What did the research involve?

The researchers included all children born in Sweden over a 10-year period from 2001-10, who were identified through the Swedish Register of the Total Population and the Medical Birth Register.

The need for informed consent and parental permission was waived by the regional ethical board in Stockholm.

The study population was split into two groups:

  • children born between January 1 2001 and December 31 2004 (school-age children)
  • children born between July 1 2005 and December 31 2010 (preschool-age children)

Children were excluded if their parents moved to Sweden after the child was 15 years of age or if there was incomplete information on parental identity or migration.

For school-age children, their asthma status was assessed during the seventh year of life. For preschoolers, this was assessed from the age of one and then throughout the study period.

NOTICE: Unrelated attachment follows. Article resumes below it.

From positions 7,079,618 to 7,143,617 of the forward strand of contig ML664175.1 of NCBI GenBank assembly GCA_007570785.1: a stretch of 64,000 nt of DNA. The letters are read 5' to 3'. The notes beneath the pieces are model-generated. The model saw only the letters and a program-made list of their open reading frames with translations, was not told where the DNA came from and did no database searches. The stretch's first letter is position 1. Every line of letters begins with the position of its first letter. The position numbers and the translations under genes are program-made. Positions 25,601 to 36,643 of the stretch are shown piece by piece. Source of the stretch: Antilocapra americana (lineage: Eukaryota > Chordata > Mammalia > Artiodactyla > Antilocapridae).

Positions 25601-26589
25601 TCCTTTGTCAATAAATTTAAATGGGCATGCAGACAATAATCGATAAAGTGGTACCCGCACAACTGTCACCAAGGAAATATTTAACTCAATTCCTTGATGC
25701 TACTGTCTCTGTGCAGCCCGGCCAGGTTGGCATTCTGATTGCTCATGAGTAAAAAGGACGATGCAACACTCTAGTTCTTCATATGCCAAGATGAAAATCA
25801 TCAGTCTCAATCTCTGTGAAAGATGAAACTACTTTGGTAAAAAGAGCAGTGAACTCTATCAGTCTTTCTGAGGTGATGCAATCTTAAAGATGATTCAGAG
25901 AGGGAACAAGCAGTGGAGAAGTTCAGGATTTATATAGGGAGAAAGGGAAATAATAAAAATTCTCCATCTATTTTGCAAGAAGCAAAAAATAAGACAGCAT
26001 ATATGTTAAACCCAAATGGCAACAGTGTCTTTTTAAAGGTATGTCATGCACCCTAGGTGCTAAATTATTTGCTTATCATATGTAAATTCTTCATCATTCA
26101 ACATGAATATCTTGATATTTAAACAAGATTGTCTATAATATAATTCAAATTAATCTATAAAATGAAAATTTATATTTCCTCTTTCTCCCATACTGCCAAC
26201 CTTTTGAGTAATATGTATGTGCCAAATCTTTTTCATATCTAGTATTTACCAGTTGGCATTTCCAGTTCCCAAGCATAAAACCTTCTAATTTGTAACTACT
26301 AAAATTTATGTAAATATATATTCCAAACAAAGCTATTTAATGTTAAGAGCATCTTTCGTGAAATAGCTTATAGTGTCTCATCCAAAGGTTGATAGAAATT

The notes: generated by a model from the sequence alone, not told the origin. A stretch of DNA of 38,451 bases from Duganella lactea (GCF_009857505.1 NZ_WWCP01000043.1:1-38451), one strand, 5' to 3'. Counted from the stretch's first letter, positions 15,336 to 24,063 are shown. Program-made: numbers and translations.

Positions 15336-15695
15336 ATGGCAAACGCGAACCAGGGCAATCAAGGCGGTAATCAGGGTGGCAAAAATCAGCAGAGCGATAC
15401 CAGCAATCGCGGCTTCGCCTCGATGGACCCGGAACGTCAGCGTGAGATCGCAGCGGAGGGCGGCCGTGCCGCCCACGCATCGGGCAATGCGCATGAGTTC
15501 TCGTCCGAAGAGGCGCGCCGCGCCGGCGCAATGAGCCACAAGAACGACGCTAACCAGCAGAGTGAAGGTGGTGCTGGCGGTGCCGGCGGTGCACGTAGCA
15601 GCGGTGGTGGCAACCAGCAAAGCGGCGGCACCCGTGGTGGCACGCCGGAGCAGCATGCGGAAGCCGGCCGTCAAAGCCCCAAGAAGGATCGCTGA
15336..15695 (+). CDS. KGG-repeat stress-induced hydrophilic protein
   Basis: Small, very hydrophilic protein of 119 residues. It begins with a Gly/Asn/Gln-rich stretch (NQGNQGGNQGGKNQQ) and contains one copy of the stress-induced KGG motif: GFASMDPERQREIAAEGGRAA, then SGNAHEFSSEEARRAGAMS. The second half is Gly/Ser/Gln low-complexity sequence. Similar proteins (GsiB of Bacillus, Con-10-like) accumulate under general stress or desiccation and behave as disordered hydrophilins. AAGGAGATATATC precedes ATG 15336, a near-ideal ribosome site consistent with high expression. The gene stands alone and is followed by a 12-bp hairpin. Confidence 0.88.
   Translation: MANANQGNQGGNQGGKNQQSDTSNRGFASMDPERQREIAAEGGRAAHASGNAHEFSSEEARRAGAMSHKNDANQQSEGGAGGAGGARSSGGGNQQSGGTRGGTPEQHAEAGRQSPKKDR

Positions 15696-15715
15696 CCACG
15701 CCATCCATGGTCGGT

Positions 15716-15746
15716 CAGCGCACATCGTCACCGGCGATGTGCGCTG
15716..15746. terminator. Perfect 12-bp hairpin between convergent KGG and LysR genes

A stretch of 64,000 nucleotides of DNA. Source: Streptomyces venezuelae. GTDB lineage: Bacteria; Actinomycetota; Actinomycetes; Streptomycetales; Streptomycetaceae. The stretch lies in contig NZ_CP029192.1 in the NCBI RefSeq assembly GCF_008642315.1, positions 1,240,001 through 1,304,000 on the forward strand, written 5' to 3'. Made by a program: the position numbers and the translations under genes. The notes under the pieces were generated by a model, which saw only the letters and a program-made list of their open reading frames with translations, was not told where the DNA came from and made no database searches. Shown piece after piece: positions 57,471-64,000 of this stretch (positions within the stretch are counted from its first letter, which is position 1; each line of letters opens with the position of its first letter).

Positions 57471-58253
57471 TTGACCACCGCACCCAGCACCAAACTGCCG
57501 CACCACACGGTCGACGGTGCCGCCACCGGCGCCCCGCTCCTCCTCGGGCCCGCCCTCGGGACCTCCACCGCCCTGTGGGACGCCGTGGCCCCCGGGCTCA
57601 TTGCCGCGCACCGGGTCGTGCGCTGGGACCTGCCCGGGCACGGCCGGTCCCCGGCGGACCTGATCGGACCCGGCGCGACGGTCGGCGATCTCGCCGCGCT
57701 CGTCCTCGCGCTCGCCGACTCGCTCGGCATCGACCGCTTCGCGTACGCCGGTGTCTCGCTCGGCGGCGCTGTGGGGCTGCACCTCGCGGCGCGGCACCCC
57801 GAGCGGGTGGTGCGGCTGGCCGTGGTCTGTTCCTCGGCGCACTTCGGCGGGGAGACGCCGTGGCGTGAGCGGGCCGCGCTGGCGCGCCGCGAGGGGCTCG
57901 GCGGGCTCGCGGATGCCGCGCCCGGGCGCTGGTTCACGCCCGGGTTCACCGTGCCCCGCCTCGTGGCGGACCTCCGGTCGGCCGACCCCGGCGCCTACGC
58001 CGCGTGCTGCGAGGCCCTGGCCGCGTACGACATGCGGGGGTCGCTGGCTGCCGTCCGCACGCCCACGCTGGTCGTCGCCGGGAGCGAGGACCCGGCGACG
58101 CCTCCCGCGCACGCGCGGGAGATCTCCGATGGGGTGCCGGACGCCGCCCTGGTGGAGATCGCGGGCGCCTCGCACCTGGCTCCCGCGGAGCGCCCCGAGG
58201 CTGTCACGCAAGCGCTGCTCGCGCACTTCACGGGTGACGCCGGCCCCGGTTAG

Four different asthma definitions were explored:

  • an asthma diagnosis obtained only from the National Patient Register (NPR)
  • asthma medications noted in the Swedish Prescribed Drug Register (SPDR)
  • having both the NPR diagnosis and asthma medications noted in the SPDR
  • having either one or both NPR diagnosis and asthma medications noted in the SPDR

The researchers selected having either one or both NPR diagnosis and asthma medications noted in the SPDR as the most appropriate outcome measure.

Exposure to dogs was defined as having a parent registered as a dog owner during the child's whole first year of life. Exposure to farm animals was defined as parents who were animal producers and related workers in the child's first year of life.